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The Hinkley Story

Pacific Gas & Electric operates a gas compressor station in Hinkley,


California, located along a natural gas pipeline that runs through the
Mojave Desert. The pipeline is part of a nationwide network that
distributes gas throughout the United States and Canada.
The purpose of the Hinkley Compressor Station is best described by
PG&E in the flyer it gave to neighbors of the plant.
The Hinkley Compressor Station was built in 1952 as part of the
pipeline system that brings southwest natural gas to PG&E's service
area. These PG&E gas lines serve Barstow and the surrounding area
by delivering gas to Southwest Gas Company. The Station
compresses one third of the natural gas required by PG&E's
customers in northern and central California.
The purpose of the Compressor is to boost pressure and to send the
natural gas northward. As part of the plant's operation, heat is
generated during the gas compression process, and the heat is
removed with cooling water. The water, in turn, is cooled by the
passage through cooling towers."
On December 7, 1987, officials from PG&E advised the State of
California that they had detected levels of hexavalent
chromium (chromium-6) in a groundwater monitoring well north of
the compressor station's waste water ponds. The levels were ten
times greater than the maximum amount allowed by law. Known as
a carcinogen since the 1920s, chromium-6, if inhaled, is associated
with lung cancer. In drinking water, it can cause an increase in
stomach tumors.
Hinkley residents became concerned that they might be dealing with
a cancer cluster possibly linked to the chromium-6 contamination.
Among the health complaints were breast cancer, Hodgkin
lymphoma, and lung cancer.
On April 25, 1988, PG&E met with the residents of Hinkley and told
them that there was "no risk at current levels" and "generally, site
groundwater is good and suitable for drinking and agriculture."
(Plaintiffs' Trial Brief)
By the early 1990's, PG&E was accused of knowingly contaminating
the groundwater with chromium-6. Seventy-seven initial plaintiffs
filed a lawsuit against PG&E in 1993. Eventually 648 plaintiffs joined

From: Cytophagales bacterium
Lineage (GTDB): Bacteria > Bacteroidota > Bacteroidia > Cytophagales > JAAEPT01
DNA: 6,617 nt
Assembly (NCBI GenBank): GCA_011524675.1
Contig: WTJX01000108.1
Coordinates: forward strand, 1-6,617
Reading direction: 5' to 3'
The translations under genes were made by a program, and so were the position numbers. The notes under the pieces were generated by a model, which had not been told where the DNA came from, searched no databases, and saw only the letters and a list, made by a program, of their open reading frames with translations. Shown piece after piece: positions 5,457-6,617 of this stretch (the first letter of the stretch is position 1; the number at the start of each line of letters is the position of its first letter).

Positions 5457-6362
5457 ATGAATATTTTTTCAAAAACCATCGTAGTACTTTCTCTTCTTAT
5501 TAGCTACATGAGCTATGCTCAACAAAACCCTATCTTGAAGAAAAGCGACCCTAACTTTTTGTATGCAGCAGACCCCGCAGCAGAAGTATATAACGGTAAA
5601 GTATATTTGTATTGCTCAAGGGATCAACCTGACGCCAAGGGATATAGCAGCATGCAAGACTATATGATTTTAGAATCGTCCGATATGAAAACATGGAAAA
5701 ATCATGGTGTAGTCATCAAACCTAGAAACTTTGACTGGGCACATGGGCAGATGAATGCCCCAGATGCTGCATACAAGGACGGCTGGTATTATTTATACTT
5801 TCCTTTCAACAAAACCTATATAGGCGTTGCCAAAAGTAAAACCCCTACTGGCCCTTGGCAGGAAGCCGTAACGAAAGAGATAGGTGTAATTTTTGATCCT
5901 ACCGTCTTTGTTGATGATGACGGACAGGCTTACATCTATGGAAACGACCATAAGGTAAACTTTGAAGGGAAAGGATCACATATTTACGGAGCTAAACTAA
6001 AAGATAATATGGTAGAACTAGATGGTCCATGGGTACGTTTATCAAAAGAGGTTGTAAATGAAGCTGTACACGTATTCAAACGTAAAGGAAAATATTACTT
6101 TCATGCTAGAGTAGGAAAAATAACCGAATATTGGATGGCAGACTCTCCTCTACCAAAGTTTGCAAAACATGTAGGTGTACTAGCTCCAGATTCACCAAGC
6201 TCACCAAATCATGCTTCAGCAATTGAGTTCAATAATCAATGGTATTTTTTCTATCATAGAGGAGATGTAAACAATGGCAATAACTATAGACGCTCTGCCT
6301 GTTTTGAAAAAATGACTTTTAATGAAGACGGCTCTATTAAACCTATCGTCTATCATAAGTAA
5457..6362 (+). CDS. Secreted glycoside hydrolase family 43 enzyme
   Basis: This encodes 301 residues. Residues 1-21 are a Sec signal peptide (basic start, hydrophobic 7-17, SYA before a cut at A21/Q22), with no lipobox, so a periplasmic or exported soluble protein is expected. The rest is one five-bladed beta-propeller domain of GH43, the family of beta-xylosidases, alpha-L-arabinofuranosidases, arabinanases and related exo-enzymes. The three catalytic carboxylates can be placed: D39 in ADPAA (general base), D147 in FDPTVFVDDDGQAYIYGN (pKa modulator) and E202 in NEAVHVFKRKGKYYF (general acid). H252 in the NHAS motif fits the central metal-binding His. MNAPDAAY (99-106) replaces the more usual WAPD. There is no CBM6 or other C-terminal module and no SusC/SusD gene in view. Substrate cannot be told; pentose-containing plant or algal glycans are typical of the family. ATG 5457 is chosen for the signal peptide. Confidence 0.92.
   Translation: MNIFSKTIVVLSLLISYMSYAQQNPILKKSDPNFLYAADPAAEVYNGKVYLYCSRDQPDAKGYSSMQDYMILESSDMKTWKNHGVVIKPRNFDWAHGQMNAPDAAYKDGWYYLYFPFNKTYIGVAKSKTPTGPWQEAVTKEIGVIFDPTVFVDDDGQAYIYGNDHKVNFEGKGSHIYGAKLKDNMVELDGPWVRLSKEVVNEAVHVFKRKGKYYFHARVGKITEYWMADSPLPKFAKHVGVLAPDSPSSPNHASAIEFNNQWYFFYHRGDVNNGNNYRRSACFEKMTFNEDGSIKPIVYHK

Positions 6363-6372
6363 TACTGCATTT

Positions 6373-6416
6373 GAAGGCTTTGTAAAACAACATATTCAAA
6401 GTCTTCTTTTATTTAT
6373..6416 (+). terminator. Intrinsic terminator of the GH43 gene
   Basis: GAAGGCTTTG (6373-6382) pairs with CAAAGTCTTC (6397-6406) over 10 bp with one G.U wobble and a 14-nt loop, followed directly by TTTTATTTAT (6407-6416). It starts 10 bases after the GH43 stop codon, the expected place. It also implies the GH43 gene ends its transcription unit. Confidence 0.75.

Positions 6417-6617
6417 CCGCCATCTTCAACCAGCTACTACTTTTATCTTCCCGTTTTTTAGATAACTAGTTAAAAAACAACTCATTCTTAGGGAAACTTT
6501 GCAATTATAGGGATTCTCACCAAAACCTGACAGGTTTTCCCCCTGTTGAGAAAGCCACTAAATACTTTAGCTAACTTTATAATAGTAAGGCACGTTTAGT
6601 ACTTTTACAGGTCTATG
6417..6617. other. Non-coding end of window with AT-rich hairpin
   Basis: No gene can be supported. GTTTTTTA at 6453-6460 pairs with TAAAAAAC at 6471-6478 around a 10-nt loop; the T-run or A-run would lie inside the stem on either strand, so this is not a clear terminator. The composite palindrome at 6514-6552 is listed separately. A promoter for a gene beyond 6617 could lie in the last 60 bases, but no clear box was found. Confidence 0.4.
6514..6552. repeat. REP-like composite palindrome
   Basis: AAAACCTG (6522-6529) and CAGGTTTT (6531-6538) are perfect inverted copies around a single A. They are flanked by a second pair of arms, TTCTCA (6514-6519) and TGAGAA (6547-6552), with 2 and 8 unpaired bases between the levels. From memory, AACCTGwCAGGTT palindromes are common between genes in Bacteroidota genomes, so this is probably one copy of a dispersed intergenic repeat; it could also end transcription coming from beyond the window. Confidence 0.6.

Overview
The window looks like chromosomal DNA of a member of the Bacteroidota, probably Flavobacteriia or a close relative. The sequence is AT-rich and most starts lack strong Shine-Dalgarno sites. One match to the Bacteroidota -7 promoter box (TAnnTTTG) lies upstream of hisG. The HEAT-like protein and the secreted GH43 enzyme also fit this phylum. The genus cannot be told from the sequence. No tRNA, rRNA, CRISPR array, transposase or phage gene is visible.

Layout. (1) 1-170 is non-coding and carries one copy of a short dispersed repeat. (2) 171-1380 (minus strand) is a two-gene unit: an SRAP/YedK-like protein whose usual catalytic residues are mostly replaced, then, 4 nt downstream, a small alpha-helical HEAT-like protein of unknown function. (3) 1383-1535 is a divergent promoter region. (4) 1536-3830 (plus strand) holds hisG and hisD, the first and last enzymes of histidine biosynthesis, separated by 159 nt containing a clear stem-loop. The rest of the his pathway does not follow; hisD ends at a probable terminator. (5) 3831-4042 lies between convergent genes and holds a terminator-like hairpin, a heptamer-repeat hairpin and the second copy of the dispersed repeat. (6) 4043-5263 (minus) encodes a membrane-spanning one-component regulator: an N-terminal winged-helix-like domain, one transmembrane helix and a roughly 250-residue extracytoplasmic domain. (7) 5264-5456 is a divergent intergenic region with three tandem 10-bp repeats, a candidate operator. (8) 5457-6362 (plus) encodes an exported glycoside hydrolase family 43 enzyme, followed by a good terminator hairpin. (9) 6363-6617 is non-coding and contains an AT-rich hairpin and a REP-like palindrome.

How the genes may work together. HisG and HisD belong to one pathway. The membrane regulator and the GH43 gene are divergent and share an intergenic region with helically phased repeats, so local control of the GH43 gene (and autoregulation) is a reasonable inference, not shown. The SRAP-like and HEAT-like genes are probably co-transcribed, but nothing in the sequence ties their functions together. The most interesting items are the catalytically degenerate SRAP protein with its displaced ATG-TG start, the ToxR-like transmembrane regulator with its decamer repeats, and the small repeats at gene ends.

the lawsuit.
The plaintiffs demanded a settlement of $250 million. While
PG&E acknowledged that chromium-6 had contaminated the
property around the compressor station, they did not believe that
the contamination had caused actual harm.
The California Cancer Registry completed a Community Cancer
Assessment of the Hinkley area during that time, and concluded
that no significantly elevated rates of cancer were found in the
population. However, state officials have noted that the population
is too small for a cancer survey to yield meaningful results. Two
studies have been completed since. All three studies have yielded
similar results.
The arbitration trial took nearly two years, where 36 claims were
tried. The plaintiffs' lawyers had to:
Prove medical causation
Deal with missing evidence that had been lost or destroyed
Reconstruct a complex hydro-geological water system
Prove the extent of PG&E's inappropriate conduct
At the end of the arbitration trial, the plaintiffs reached a global
settlement with PG&E which:
Compensated all the named plaintiffs in the amount of $333
million
Required PG&E to clean up the environment
Required PG&E to stop using chromium-6.
The case has become a landmark for other plaintiffs whose
"preconception" injuries would previously have been completely
disregarded.
In 2000, a second lawsuit was filed against PG&E, alleging that the
company knowingly supplied contaminated water to the all-
volunteer Hinkley Fire Department.
Today, Hinkley residents are concerned once again about
groundwater contamination caused by PG&E. The plume is now
beginning to spread. In November 2010, PG&E sent a letter to
Hinkley residents offering to expand their property purchase
program, and providing bottled water to residents. Erin Brockovich
has returned to Hinkley to fight PG&E over clean-up of the spread.
Source: Bos, C. D. (2007). "Erin Brockovich" (Anderson v. Pacific Gas & Electric). Retrieved April 11,
2011, from Lawbuzz website: http://www.lawbuzz.com/famous_trials/erin_brockovich/
erin_brockovich_ch1.htm










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